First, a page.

Currently, she is working alongside best-selling author Erik Qualman as the Director of Business Design where she is developing and distributing digital leadership content that is educating the world.  She also teaches 5 Habits of Innovative Educators eCourse and you can use this link that includes a promo code for $20 off https://www.udemy.com/5-habits-edu/?couponCode=5habits20

Don Wettrick is an Innovation Specialist at Noblesville High School, just outside Indianapolis, IN. He is the author of “Pure Genius: Building a Culture of Innovation and Taking 20% Time to the Next Level”. Wettrick has worked as a middle school and high school teacher; educational and innovation consultant; and educational speaker. Don is passionate about helping students find their educational opportunities and providing them with the digital tools they need to give them a competitive edge.

Don has lectured across the US and Europe about collaboration, social media use, and work environments that enable innovation. He also hosts an internet radio program, InnovatED, for the BAM! Radio Network.  Most importantly Don works with educators and students to bring innovation and collaborative skills into education.

Don lives in Indianapolis, IN with his wife, Alicia, and three children: Ava, Anna, and Grant. You can find him on Twitter @donwettrick where he tweets updates on his student’s innovation work.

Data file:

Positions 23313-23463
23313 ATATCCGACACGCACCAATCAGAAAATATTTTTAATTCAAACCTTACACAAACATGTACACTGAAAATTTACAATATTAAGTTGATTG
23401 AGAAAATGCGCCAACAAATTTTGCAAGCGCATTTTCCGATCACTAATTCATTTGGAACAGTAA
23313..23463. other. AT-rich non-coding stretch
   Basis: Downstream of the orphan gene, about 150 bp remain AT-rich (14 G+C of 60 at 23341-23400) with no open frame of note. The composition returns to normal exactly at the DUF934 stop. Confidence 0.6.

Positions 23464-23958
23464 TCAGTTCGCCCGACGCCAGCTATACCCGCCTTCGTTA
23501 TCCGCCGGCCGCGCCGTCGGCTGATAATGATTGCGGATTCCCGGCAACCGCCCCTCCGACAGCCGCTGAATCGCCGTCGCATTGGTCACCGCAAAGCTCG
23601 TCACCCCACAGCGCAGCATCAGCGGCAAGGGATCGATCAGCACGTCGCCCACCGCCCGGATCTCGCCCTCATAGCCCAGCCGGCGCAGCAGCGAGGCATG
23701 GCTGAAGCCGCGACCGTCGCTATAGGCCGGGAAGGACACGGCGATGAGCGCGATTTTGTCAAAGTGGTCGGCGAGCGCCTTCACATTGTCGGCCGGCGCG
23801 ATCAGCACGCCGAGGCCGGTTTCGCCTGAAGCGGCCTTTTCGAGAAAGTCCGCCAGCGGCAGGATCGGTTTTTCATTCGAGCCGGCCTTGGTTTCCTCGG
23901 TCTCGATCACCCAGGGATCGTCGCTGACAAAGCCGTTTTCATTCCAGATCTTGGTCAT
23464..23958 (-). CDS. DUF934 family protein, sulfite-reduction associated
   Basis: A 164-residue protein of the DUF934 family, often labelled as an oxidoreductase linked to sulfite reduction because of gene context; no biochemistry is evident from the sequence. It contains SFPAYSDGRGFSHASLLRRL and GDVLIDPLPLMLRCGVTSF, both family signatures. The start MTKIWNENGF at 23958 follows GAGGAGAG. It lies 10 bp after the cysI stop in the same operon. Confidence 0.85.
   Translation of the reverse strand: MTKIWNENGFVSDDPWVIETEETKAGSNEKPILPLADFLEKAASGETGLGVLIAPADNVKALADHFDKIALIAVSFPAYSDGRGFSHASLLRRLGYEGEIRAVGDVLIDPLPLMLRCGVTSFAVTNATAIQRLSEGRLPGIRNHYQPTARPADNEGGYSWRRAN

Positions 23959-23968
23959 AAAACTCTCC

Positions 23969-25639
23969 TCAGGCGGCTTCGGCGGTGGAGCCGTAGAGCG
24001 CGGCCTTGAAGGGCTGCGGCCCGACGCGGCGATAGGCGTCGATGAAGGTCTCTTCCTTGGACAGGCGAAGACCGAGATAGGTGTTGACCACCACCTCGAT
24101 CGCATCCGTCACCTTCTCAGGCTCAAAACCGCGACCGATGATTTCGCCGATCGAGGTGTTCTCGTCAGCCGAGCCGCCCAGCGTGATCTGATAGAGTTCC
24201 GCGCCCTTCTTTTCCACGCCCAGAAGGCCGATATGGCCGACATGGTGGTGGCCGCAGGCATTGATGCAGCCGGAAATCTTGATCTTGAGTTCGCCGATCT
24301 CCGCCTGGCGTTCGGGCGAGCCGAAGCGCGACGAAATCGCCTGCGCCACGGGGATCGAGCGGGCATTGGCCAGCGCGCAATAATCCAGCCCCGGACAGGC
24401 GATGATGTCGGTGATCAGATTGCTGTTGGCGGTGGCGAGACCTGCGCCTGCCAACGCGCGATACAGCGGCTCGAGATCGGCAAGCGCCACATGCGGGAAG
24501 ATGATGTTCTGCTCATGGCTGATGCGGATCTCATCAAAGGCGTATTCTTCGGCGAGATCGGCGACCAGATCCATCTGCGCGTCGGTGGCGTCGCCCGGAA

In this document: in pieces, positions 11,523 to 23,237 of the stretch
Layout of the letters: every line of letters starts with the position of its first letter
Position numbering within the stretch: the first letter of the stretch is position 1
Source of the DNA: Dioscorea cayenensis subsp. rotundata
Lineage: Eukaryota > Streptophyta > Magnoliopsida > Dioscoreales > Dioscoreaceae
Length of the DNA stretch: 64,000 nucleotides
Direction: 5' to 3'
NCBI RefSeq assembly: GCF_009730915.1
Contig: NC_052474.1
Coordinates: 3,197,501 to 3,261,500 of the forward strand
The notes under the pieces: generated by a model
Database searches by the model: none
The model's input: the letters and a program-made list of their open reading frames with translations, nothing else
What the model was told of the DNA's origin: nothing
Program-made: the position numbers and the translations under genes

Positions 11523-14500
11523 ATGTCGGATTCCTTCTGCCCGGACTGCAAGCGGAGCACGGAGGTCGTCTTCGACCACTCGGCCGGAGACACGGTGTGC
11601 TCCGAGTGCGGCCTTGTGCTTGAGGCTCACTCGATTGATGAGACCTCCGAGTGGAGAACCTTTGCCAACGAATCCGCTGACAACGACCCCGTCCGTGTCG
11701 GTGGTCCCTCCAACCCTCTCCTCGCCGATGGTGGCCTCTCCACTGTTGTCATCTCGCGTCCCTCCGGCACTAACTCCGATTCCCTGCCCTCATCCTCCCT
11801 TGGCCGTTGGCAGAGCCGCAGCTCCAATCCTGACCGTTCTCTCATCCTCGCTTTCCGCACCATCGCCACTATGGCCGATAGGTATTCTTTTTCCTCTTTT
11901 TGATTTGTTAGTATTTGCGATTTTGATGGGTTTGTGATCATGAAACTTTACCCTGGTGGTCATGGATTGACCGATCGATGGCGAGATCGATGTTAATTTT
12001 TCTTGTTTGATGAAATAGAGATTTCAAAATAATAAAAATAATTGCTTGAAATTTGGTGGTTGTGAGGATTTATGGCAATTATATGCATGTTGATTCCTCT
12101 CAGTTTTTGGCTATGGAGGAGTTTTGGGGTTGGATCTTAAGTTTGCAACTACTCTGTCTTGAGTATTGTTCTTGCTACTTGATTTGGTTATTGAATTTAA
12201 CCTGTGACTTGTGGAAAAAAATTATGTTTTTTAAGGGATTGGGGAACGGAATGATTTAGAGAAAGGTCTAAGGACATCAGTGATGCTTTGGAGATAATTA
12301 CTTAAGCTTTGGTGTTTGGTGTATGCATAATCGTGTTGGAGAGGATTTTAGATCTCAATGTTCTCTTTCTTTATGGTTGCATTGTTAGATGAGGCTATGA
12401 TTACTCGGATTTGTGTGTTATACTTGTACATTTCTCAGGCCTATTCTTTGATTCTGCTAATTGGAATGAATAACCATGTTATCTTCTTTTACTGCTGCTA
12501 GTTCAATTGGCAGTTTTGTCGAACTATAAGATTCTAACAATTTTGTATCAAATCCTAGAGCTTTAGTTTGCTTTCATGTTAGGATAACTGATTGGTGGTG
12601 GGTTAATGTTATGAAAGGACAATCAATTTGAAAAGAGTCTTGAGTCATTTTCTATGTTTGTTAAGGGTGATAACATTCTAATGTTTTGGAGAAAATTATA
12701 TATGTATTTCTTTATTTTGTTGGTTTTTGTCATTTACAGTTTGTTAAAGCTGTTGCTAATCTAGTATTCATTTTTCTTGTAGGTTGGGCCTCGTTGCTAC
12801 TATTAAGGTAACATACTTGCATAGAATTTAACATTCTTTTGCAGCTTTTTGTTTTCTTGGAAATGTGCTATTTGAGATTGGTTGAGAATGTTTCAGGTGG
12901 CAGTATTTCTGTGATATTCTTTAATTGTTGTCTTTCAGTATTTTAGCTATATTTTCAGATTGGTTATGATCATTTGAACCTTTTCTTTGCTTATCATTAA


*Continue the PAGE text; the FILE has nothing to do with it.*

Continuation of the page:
Terry Heick is a teacher from Kentucky interested in what people are for, how people learn, and how we might reimagine teaching and learning for a modern world. He is a former classroom teacher of middle and high school English, and currently serves as Director for TeachThought.

Tuesday, November 4, 2014

Event: Project Based Learning in Preschool Hangout on Air 11/6/14 2:00p EST

Join us as we discuss teaching Preschool through the lens of PBL in a Spanish immersion environment using Google Hangouts on Air and YouTube!

To RSVP and be reminded visit the Google+ Event Page.

Our Panelist

Suania Sarraga was born and grew up in Puerto Rico receiving her BA in Education with a major in biology from the University of Puerto Rico, Rio Piedras campus. While earning my Bachelors degree I worked as an assistant in AlaCiMa, a program that trains public school teachers in science and math using the PBL methodology. She graduated from college with a 3.9 average in June 2008 and started working as a teacher in K-4 “Angel David College” where she taught all subjects. She moved to Dallas Texas in 2010, and began taking ESL classes to further her career as an educator.

Suania started working as a Preschool Spanish teacher at Spanish House in August 2010. Spanish House added an elementary school and shifted from a traditional preschool to an authentic experiences and inquiry based program that uses the PBL methodology.  She notes, "The transition was extremely challenging but after three years, with lots of support and guidance I have come out on the other side a better educator. Having an in-house support and leader who pushed me to make the necessary changes in my teaching practices allowed me to take risks and feel safe about it, without that I am not sure I would have stuck with it. I am now a mentor teacher and am beginning my journey as a trainer."